Tag Archives: liberation theology

Putting the Poor First?

A fellow Christian blogger, Miguel Labrador, has been writing a series of blog posts on poverty, and yesterday I read the third of these posts which was on the topic “Which comes first, their need or our creed?”

As I prayed on this post I was struck by the verses in the Gospel according to Mark where the story is related of the woman who poured very costly oil on the head of Jesus. Some of those around Jesus, chief amongst them Judas Iscariot, objected vehemently, saying that the oil should have been sold and the proceeds given to the poor.

Here are the verses:

And being in Bethany at the house of Simon the leper, as He sat at the table, a woman came having an alabaster flask of very costly oil of spikenard. Then she broke the flask and poured it on His head.  But there were some who were indignant among themselves, and said, “Why was this fragrant oil wasted?  For it might have been sold for more than three hundred denarii and given to the poor.” And they criticized her sharply.

But Jesus said, “Let her alone. Why do you trouble her? She has done a good work for Me.  For you have the poor with you always, and whenever you wish you may do them good; but Me you do not have always.  She has done what she could. She has come beforehand to anoint My body for burial.  Assuredly, I say to you, wherever this gospel is preached in the whole world, what this woman has done will also be told as a memorial to her.” – Mark 14:3-9

From this we can see that the desire to put the poor first is, in fact, a matter of the flesh. To attempt to place the poor first and then base our interpretation of Scripture and our application of it on the poor is to “put the tail before the donkey”. It produces a distorted view of Jesus in which we place the poor of equal value to our Lord.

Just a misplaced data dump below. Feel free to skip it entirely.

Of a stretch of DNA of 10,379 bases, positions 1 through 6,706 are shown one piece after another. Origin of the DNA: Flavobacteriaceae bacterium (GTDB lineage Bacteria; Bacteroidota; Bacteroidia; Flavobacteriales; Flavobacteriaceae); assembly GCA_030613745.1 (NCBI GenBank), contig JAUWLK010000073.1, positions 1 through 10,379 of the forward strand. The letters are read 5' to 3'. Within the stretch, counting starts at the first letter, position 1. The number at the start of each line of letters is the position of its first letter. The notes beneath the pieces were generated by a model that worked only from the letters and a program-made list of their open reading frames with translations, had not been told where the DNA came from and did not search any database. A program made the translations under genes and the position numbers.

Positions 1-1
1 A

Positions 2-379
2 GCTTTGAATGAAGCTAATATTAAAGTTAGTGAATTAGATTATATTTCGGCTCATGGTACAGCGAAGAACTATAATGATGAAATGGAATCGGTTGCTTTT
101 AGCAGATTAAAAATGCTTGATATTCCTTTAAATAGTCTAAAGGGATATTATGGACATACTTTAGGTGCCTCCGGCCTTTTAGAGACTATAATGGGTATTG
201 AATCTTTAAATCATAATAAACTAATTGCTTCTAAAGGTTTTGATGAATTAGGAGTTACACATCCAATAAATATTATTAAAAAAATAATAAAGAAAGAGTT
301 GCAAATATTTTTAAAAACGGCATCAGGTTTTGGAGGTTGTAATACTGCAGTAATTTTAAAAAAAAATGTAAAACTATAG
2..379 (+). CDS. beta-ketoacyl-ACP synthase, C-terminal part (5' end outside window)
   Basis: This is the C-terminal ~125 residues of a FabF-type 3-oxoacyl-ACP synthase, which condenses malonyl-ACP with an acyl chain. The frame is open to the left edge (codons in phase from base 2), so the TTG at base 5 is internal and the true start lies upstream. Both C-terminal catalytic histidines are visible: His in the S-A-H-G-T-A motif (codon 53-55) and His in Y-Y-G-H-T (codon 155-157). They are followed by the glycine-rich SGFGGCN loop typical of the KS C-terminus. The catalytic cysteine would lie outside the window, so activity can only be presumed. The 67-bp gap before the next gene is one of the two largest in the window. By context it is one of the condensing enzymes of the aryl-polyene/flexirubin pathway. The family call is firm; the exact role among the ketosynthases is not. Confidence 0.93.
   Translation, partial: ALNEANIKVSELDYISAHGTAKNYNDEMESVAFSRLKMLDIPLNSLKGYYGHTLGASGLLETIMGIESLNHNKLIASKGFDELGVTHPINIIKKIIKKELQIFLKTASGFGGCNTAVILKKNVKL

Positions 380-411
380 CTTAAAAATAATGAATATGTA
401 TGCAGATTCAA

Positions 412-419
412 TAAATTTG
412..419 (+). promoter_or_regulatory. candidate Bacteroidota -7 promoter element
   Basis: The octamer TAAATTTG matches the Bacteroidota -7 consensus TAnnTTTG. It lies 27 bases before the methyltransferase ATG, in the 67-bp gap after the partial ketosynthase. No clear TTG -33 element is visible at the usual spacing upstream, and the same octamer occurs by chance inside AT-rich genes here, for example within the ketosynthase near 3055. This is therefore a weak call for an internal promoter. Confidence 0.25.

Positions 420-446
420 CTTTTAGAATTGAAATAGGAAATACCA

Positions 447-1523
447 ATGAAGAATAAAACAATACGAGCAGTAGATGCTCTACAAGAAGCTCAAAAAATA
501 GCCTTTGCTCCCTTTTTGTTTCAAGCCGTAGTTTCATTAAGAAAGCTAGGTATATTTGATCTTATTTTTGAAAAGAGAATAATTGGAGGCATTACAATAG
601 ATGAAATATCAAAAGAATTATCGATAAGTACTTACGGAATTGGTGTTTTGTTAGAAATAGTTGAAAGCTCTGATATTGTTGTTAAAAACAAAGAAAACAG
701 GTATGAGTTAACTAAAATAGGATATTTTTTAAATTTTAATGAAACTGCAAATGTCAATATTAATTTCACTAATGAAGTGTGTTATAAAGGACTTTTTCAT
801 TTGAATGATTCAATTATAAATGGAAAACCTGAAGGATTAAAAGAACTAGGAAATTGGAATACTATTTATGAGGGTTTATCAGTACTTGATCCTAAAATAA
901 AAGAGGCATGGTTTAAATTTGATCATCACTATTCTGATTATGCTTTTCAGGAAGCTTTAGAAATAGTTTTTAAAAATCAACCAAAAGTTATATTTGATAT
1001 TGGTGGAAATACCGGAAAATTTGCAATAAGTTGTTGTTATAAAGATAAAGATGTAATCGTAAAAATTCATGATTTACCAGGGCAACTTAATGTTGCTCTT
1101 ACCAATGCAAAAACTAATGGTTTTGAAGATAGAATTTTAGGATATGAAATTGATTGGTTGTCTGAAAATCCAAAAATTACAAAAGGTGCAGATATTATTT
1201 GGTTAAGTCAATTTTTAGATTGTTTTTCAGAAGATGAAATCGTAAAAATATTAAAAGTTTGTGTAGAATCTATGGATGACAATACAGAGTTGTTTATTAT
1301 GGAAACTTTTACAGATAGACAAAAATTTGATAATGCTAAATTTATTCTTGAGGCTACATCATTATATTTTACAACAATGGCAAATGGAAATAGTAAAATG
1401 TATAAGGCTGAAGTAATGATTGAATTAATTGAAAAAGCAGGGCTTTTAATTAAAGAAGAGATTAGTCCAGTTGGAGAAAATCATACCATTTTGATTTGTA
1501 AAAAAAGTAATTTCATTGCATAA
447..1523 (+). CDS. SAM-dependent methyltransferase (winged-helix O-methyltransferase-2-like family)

Instead we need to be placing Jesus as supreme – for He is the worthy Lamb of God, not us – and that applies equally whether we are rich or poor.

If we place the poor as the defining aspect of our belief then we will not see the true Jesus, but rather a distorted view. Of course, we are to do good to the poor. Yet we must let our love for the poor be born out of our love for Jesus and we must see the poor in the Light of Jesus. It should never be the other way around.

The danger of an inverted view may well be seen in the Occupy Faith movement (Occupy Faith is a loose grouping of people of faith – not just Christians – who seek to be part of the Occupy protest movement). Economic justice is a good and wholesome aim. Yet, as Christians in Occupy Faith seek to fight for economic justice, Jesus has been sidelined. That  is gravely wrong. Jesus must be the Centre. To do good separate from Jesus is not possible – we must abide in Him in order to bear good fruit, for He is the True Vine.

“I am the true vine, and My Father is the vinedresser. Every branch in Me that does not bear fruit He takes away; and every branch that bears fruit He prunes, that it may bear more fruit. You are already clean because of the word which I have spoken to you. Abide in Me, and I in you. As the branch cannot bear fruit of itself, unless it abides in the vine, neither can you, unless you abide in Me.

“I am the vine, you are the branches. He who abides in Me, and I in him, bears much fruit; for without Me you can do nothing. If anyone does not abide in Me, he is cast out as a branch and is withered; and they gather them and throw them into the fire, and they are burned. If you abide in Me, and My words abide in you, you will ask what you desire, and it shall be done for you. By this My Father is glorified, that you bear much fruit; so you will be My disciples. – John 15:1-8

Unless we seek “First the Kingdom of God” then we will not do good. If we seek to do good, but abide not in Christ, our works are fruitless in any real and eternal sense.

Indeed, the subject of justice for the poor can become an idolatrous situation that is simply an inverted prosperity “gospel”. The prosperity movement with its insistence that God wants us to be rich is an abominable doctrine, yet if we believe that God wants us to care for the poor over and above our regard for Him then we are equally so following a falsity.

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